When I see the repercussions in the media of intolerance and hatred on young people who end their lives or who are considering doing so, I ask myself many questions. I have to wonder if anything has really changed in forty years. Some narratives or stories that I hear have disturbing similarities to what I experienced back then. When a character like Benedict XVI speaks of homosexuality as an injustice and against the will of God it is really baseless, ideological bullshit.
Getting back to my friend Marcel, I saw him one fall evening, cold and rainy, in a restaurant. He was letting me know about his next stay in hospital. He gave me his phone number and told me he did not really like people calling it, except me.
After several attempts to contact him, I remained without news. Worried I returned to the restaurant to ask the waitress if she had seen him lately. She told me that he had died.
Every December 1, I think of Marcel and I thank God for having placed him in my path. I think of all those I knew or I know who live with the reality of AIDS. I invite you to do the same and perhaps contribute a donation to an organization or recognized charity.
For my part, in Montreal, I suggest you donate to Cocq-SIDA. I also invite you to learn about the new “Jasmin Roy Foundation” which works to fight against homophobic attitudes in schools. This is another reality which touches me closely and which unfortunately has been topical in recent months.
Biblical text of the day
Today, the biblical text is not that suggested by Taizé as I usually do.
31 “When the Son of man comes in his glory, and all the angels with him, then he will sit on his glorious throne. 32 Before him will be gathered all the nations, and he will separate them one from another as a shepherd separates the sheep from the goats, 33 and he will place the sheep at his right hand, but the goats at the left. 34 Then the King will say to those at his right hand, ‘Come, O blessed of my Father, inherit the kingdom prepared for you from the foundation of the world; 35 for I was hungry and you gave me food, I was thirsty and you gave me drink, I was a stranger and you welcomed me, 36 I was naked and you clothed me, I was sick and you visited me, I was in prison and you came to me.’ 37 Then the righteous will answer him, ‘Lord, when did we see thee hungry and feed thee, or thirsty and give thee drink? 38 And when did we see thee a stranger and welcome thee, or naked and clothe thee? 39 And when did we see thee sick or in prison and visit thee?’ 40 And the King will answer them, ‘Truly, I say to you, as you did it to one of the least of these my brethren, you did it to me.’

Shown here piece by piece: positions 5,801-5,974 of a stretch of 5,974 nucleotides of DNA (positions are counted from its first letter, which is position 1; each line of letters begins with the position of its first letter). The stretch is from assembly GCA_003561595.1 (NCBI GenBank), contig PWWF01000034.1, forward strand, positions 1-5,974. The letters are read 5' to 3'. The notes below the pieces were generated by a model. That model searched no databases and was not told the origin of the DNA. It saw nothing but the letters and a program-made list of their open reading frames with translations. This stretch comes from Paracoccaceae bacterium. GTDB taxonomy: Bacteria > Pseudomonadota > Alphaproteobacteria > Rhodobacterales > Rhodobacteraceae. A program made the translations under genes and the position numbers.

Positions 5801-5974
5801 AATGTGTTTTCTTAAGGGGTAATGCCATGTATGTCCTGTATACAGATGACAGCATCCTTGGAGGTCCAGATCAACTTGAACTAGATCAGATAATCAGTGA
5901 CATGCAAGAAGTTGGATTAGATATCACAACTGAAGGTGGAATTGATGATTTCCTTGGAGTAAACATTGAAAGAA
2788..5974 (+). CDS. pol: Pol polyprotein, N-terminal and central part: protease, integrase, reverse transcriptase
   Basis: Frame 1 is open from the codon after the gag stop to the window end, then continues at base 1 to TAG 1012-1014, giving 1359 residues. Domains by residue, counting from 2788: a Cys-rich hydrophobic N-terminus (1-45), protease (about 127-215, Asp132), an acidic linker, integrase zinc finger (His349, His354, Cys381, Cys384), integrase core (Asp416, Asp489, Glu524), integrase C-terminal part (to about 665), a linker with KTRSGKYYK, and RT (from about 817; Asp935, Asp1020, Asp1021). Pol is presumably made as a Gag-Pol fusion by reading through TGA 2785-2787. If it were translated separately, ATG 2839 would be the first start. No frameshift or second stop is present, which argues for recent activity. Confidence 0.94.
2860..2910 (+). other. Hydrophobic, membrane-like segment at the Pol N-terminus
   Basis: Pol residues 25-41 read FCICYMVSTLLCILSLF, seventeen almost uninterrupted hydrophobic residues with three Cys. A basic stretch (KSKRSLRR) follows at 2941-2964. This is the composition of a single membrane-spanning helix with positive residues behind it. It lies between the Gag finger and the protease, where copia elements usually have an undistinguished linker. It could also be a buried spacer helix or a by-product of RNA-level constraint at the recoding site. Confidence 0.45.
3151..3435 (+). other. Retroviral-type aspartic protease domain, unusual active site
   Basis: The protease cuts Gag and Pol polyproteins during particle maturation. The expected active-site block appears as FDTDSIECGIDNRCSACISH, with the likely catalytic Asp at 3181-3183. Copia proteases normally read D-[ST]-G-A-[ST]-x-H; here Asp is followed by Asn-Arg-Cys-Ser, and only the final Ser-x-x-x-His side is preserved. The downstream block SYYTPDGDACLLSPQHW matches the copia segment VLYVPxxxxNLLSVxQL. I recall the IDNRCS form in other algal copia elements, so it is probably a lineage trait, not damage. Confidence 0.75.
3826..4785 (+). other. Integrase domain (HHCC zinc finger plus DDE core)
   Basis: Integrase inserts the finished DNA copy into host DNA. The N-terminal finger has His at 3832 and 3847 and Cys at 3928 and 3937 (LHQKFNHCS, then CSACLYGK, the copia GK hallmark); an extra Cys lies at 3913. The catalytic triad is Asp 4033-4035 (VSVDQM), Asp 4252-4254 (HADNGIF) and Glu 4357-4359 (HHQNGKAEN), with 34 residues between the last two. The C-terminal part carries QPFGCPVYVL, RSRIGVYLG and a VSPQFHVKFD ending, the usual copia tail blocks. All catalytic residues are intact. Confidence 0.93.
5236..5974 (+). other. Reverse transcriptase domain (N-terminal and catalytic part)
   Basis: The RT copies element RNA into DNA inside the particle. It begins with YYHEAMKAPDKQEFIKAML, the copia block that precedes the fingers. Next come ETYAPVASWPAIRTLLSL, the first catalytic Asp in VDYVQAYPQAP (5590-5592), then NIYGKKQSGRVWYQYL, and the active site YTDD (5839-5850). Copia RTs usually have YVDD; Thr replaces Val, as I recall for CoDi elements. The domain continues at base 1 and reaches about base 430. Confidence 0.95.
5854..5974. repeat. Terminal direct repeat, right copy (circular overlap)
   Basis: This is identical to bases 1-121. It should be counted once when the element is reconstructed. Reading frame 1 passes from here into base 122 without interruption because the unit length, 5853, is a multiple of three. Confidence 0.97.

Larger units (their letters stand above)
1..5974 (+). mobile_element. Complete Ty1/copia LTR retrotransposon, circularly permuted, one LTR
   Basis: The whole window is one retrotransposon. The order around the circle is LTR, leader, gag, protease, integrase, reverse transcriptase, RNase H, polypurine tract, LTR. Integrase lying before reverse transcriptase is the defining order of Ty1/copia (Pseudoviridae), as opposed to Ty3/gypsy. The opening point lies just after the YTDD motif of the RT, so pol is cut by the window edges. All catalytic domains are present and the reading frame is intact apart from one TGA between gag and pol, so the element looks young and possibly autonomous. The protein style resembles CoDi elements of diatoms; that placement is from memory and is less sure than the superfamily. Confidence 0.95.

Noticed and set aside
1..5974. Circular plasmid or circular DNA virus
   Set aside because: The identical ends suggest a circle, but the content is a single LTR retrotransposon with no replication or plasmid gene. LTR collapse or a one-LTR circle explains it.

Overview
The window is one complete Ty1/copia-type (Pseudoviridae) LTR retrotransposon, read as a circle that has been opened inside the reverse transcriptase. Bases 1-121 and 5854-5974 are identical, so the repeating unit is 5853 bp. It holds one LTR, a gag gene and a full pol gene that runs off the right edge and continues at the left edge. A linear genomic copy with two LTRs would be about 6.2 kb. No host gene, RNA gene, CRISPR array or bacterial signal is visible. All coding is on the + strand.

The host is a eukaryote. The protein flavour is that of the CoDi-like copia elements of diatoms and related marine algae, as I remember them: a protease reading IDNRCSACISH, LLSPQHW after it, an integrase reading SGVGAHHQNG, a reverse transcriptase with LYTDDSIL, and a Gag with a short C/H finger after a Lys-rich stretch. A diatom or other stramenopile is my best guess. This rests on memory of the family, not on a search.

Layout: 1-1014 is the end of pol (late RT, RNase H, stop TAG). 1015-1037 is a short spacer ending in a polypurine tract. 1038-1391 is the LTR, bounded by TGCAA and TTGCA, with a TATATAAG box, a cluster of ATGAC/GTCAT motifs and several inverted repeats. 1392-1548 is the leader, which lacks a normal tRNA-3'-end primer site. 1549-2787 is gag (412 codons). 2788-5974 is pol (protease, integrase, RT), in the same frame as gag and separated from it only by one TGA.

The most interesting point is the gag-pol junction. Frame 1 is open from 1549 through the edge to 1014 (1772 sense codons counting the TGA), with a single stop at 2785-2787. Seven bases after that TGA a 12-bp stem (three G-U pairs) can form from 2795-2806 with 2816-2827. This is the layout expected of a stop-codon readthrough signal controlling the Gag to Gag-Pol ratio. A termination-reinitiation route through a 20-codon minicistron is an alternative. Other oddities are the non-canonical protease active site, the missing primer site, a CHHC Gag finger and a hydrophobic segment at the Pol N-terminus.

Millions of Roman Catholic pilgrims climb the 283 steps to St. Joseph’s Oratory – praying on their knees.
In the early days of my AIDS diagnosis I used to go to a “healing mass” at Our Lady of Lourdes on Sherbourne Street here in Toronto. I can’t say I wholeheartedly believed there was much hope for a cure but as long as continued life accompanies my skepticism, and I’m still sucking air, I’ll remain interested in all manner of healing.
St. Joseph’s Oratory, spiritual home of Brother André, is like Montréal’s Our L of L, only much, much bigger and a great deal more famous. It is where thousands of Montrealers will gather this weekend to watch as the Pope declares Brother André a saint.
Regardless of your mode of travel to Montréal, approaching the city from the west affords a view of the large dome of St. Joseph’s Oratory on the Côtes-des-Neigesslope of Mont-Royal. It’s across the road from Collège Notre-Dame where, for many years, a man born Alfred Bessette in 1845 (he was later given the name Brother André) worked as a porter – a not-so-glorified doorman – for the student priests.